You may or may not be familiar with the term “family of origin” as it relates to therapy. When it comes to understanding how you function emotionally and/or in your relationships, it’s an important term to get familiar with. Family or origin work is basically the process of exploring your historical relational experiences to understand how you function. As a therapist myself, this the way I would describe it in more detail:
Family of origin work is the process of removing the obstacles that block you emotionally and/or in your relationships. By understanding your relational history, you are better able to understand the narrative you created about yourself, others and the world around you. If the stories (or beliefs) you have been carrying are inaccurate, this has probably not been helpful. The goals are to understand and heal these wounds, shift your narrative and get unstuck.”
A range of emotional and relational issues are connected to one’s family of origin experiences with parents, primary care-givers and/or families in general, as well as past trauma. Anxiety, depression, anger, fear and recurrent relationship problems are often tangled up in these unresolved issues. Our early experiences help shape the narratives we carry about ourselves, our “stories” or core beliefs about who we are, whether we can safely rely on others, etc. I never cease to be amazed by the ways people cope with adversity. However, sometimes the survival adaptations that served them well then, often don’t continue to do so.
Examples of early life challenges:
- Childhood trauma (physical, sexual or emotional abuse)
- Critical or harsh parenting styles in childhood
- Rejecting or dismissing parenting styles in childhood
- Living in a chaotic, fear-based environment in childhood
- Death or long term illness of a parent, sibling or other close relationship
- Witnessing a volatile, high-conflict relationship between parents
- More subtle boundary violations and codependencies
Therapists have their own unique approaches to doing this kind of therapy – but my family of origin work with people involves an exploration of the past, understanding of how the past might have impacted you on emotional and relational level, identifying unhelpful core beliefs you may have developed about yourself, others and the world, then shifting these. I educate people about how changing their thinking impacts their feelings and ultimately their behavior. A look at the quality of attachment with parents or primary caregivers is also part of the work.
People who feel “stuck” often report they’ve felt this way a long time. Many come to therapy trying to understand why they are repeating unhealthy relationship patterns. Or they’re struggling with depression, anxiety, stress or other self-defeating thinking styles that lead to self-defeating behaviors. Some simply say, “something feels off.” Often there is little awareness initially that they are still operating from old narratives. Defense mechanisms to help protect from early experiences of hopelessness, fear, anger or sadness may have served you then but no longer. But even if you haven’t been able to make a connection, you probably have had a sense that something isn’t working for you emotionally or in your relationships. The article, Family of Origin Work: Is it Time to Start Digging takes a deeper dive into when you know it’s time to start looking more closely at this.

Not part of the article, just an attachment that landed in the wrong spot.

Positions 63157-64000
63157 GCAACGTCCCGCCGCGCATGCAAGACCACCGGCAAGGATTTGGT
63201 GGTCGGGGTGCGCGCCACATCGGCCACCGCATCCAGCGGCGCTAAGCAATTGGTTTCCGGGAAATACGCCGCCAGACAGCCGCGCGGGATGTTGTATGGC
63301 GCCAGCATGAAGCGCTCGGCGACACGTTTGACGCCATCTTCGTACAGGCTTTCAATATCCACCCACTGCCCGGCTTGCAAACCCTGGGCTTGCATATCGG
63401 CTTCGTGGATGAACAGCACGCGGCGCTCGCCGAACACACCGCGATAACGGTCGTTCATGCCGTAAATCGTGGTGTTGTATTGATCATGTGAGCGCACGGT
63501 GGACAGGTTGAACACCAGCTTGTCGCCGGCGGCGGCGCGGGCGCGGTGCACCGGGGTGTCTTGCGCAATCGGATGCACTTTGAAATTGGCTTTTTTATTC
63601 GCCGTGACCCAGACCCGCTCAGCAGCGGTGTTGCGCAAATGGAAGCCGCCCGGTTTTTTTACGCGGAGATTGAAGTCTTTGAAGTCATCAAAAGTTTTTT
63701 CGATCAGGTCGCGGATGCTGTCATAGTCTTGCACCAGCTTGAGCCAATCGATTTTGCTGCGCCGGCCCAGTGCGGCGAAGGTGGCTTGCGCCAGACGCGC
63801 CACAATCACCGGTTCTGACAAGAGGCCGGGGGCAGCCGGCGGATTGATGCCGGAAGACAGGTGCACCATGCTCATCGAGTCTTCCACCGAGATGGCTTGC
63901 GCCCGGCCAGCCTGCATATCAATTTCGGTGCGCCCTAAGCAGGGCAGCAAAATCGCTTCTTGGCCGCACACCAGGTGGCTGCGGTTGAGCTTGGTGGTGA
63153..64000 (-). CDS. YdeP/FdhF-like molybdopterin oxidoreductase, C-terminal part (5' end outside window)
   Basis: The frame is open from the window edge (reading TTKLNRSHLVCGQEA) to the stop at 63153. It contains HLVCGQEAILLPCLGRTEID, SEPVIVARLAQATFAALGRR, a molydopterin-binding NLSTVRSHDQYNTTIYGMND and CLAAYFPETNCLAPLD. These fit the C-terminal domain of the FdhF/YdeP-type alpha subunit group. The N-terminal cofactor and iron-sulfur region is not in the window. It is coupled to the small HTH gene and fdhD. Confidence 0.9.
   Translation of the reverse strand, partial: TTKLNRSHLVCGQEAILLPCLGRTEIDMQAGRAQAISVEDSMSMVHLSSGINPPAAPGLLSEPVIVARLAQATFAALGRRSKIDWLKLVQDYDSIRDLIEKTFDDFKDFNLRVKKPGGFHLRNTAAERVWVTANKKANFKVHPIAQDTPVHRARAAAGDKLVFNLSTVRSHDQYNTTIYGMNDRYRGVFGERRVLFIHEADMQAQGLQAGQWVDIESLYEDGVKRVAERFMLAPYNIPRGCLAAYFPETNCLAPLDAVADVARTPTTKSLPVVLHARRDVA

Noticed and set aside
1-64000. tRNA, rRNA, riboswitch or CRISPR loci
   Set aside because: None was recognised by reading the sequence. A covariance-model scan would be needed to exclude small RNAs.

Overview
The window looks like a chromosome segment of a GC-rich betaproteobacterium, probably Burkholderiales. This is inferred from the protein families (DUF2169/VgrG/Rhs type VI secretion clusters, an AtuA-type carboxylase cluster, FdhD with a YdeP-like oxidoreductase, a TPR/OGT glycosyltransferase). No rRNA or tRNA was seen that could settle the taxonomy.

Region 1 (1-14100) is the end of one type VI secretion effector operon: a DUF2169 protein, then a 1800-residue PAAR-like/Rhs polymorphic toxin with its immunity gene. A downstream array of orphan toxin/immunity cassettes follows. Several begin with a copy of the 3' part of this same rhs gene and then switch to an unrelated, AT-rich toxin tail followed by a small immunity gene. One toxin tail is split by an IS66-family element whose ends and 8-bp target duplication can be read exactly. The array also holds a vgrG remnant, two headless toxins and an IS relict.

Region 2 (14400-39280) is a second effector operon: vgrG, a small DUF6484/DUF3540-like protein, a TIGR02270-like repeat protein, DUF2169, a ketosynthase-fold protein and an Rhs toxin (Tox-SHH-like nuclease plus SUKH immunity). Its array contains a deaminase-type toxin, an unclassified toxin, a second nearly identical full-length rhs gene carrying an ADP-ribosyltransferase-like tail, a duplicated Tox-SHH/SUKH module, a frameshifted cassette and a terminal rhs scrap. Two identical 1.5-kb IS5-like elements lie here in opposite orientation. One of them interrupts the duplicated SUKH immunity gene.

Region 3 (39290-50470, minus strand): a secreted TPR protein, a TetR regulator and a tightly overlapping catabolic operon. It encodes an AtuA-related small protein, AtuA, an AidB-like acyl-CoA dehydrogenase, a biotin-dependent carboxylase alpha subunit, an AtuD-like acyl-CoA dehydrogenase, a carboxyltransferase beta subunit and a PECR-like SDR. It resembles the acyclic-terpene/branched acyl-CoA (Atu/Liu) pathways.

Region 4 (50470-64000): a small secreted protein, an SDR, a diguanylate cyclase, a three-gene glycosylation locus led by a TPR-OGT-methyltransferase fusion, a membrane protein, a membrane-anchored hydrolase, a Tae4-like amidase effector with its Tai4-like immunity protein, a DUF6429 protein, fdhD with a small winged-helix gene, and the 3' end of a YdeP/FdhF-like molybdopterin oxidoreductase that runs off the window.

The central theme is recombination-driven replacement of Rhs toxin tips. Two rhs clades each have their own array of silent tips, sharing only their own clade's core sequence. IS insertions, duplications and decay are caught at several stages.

Here are a few signs you might benefit from this kind of therapy work:
- You carry an underlying sense of not being good enough or feeling unlovable.
- You struggle with emotional dysregulation (easily angered, sad or afraid).
- You repeat unhealthy relationship patterns.
- You identify as perfectionistic.
- You struggle with addiction.
- You have trust issues that show up in your relationships.
There are different ways you can address your family of origin issues.
Talk therapy can be very productive. This remains one of my most passionate areas of my therapy practice. For people who successfully dig deep to understand themselves in this way, process the emotions of their experiences, change the stories they’ve been carrying and heal themselves through it can see themselves, life and their relationships with a whole new pair of eyes. This is no bandaid approach but has the potential for lifelong positive change. There are other ways to go about this work. Here is an excellent piece on working through family of origin issues through a body-mind perspective.
I love this work and truly enjoy helping people make these life changing shifts. If you believe you might benefit from it, many therapists work from this orientation, I wrote a digital guide called, Family of Origin Work: Untangle Your Healthy Roots, to help you identify the issues, understand their source and work through them . (All digital products in The Toolbox store are being offered for 50% off now through the end of January in celebration of the holidays and New Year. Enter the code G4FERDYU at checkout.)
For those with more complicated histories, unresolved trauma and pain, this guide might not be enough. There are many therapists who do family of origin work and you may be best suited to begin there. But many of you will still be able to use my guide as a starting point, then bring your learnings to your new therapist ready to jump right in.